I deplore shunning someone with intrinsic gifts like Guillermo Gonzalez whose talent in astronomy is nothing short of “gifted” and far surpasses most of his peers just because he believes the universe and the life it contains is no accident. Many if not most of the greatest minds in the history of science thought the universe was designed.

  17. JMCD wrote:

    It appears Francis Beckwith is conflating natural ability with pre ordained purpose. A naturalist can deplore someone shunning their intrinsic gifts because they will not experience the same joy and fullfillment that making a good go at one’s potential generally provides. That is not at all the same thing as being saddenned that they have not followed their divinely ordained path. I just don’t see the beginnings of a contradiction.

    I think the point is this. Dawkins laments and deplores the “wound”, the event causing Wise (in Dawkins’ mind at least) not to experience the joy and fulfillment Wise had the potential for. Dawkins is even “hostile toward religion for what it did to Kurt Wise”. Dawkins clearly believes strongly that cutting short the potential joy and fulfillment was morally objectionable; in other words, he believes there is some moral duty to cause or at least allow one’s innate gifting to flourish. Where does such a duty come from? Why should Dawkins care if Wise is happy and be “hostile toward religion” because he is not? From a materialist point of view, the rejection of a scientific career was just an outworking of existing conditions in Wise’s character (and thus his material makeup). The “wound” therefore should be no less legitimate a part of who Wise is, than his positive scientific gifting. Why should one aspect of Wise be that which ought to be fulfilled, and another aspect be wrong … unless his gifting was *intended* to be fulfilled?

    Maybe you have answers to these questions, but hopefully at least this clarifies where Beckwith gets the “beginnings of a contradiction”.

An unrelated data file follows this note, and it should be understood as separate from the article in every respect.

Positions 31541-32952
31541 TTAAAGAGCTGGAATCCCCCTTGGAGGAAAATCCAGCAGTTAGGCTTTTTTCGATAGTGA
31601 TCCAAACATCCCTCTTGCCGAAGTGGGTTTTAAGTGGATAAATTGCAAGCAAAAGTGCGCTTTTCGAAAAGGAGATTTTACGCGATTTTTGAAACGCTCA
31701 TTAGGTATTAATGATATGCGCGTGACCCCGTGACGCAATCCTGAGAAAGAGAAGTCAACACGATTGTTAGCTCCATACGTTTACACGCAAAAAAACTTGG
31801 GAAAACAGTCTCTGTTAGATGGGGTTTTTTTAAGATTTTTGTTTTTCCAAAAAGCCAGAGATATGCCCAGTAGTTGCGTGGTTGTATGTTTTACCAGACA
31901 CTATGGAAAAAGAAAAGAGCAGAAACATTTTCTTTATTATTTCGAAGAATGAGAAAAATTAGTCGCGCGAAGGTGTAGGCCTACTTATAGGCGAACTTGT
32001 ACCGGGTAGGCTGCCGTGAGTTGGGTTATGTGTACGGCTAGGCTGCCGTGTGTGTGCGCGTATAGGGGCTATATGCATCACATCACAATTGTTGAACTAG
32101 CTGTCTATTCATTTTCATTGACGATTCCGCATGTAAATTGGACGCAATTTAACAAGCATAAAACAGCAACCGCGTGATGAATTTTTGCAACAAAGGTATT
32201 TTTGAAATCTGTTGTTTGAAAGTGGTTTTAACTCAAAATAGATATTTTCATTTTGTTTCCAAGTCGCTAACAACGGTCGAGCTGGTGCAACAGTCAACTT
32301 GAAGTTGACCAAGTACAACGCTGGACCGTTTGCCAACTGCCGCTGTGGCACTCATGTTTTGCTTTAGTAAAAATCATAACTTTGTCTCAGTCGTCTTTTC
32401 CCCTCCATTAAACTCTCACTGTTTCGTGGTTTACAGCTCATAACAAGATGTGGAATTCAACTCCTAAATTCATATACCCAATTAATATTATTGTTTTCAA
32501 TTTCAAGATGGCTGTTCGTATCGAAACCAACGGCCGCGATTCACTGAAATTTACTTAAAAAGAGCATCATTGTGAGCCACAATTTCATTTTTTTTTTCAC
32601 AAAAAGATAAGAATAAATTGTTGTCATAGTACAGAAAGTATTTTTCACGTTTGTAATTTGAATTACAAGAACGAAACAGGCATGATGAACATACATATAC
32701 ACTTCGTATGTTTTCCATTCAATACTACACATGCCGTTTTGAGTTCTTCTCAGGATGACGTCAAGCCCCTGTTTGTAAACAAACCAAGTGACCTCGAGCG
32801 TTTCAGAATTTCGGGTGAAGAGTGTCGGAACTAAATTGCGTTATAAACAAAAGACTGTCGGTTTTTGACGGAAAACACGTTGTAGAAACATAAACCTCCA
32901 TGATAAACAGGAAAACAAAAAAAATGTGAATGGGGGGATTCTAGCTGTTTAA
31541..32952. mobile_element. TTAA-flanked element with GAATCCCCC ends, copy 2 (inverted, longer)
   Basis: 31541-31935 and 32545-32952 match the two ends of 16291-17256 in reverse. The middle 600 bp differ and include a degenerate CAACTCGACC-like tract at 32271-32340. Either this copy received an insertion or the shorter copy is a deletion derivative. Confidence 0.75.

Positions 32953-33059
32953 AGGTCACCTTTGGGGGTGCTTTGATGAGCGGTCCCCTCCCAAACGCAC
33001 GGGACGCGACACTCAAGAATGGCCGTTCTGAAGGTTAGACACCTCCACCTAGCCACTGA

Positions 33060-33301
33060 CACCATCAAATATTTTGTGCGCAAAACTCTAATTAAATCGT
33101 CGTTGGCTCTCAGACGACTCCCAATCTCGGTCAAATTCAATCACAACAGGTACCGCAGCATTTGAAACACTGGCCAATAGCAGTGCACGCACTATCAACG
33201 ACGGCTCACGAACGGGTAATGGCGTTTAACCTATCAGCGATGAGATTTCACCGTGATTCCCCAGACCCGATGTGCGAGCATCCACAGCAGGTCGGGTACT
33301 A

18. Dawkins is quoted as saying that design in living things is an illusion. Does this not imply that he maintains:
    -) there is a rigorous definition for design
    -) there is a way to detect design

    if not, how can he know it’s an illusion, if yes, where is his definition and method
    if neither, what’s he talking about?

  19. JMCD wrote:

    It appears Francis Beckwith is conflating natural ability with pre ordained purpose. A naturalist can deplore someone shunning their intrinsic gifts because they will not experience the same joy and fullfillment that making a good go at one’s potential generally provides. That is not at all the same thing as being saddenned that they have not followed their divinely ordained path. I just don’t see the beginnings of a contradiction.

    I would agree with lars. Beckwith expresses the issue in terms of duties, which must be illusions in Dawkins worldview. But even if “duty” were replaced with some other value, those would be equally illusory.

    In short, Dawkins has no objective framework from which to judge Wise’s choice or fault religion’s effect. The most Dawkins could ever consistently say is that it doesn’t fit with his own chosen values.

    Some are tempted to say that some values are “obvious” but there simply are no objective values in the atheistic framework — only individual choices that have no objective claim to priority or superiority.

    There is no atheistic basis for saying “Everyone ought to …”.

  20. es58: Dawkins is quoted as saying that design in living things is an illusion. Does this not imply that he maintains:
    -) there is a rigorous definition for design
    -) there is a way to detect design

    Good questions. I believe it implies acknowledgment of at least an intuitive sense of design.

    Now, for someone willing to consider the possibility that it could truly be design, the next reasonable step would be to try to clarify how one distinguishes true design. Such a person is likely in (or will be in) the ID stream.

    To all for whom real design in nature would be objectionable, the whole idea of identifying design is objectionable, often viscerally so.

  21. I forgot what article it was exactly, but Dawkin’s opinions are forever ignored in my mind after i read an article on this site. Some guy went to his book reading and asked him why he was going to accept praise for “The God Delusion” when he was determined to write the book anyway. Dawkins, in all his wit (or maybe it was his “memes” that he couldn’t control…) stated that it didn’t matter so much that we are determined, but that we THINK as if we aren’t! What utter nonsense.

  22. Dave Scott:

    Many if not most of the greatest minds in the history of science thought the universe was designed.

    Here’s an interesting bit of news in regard to perhaps the greatest of them all.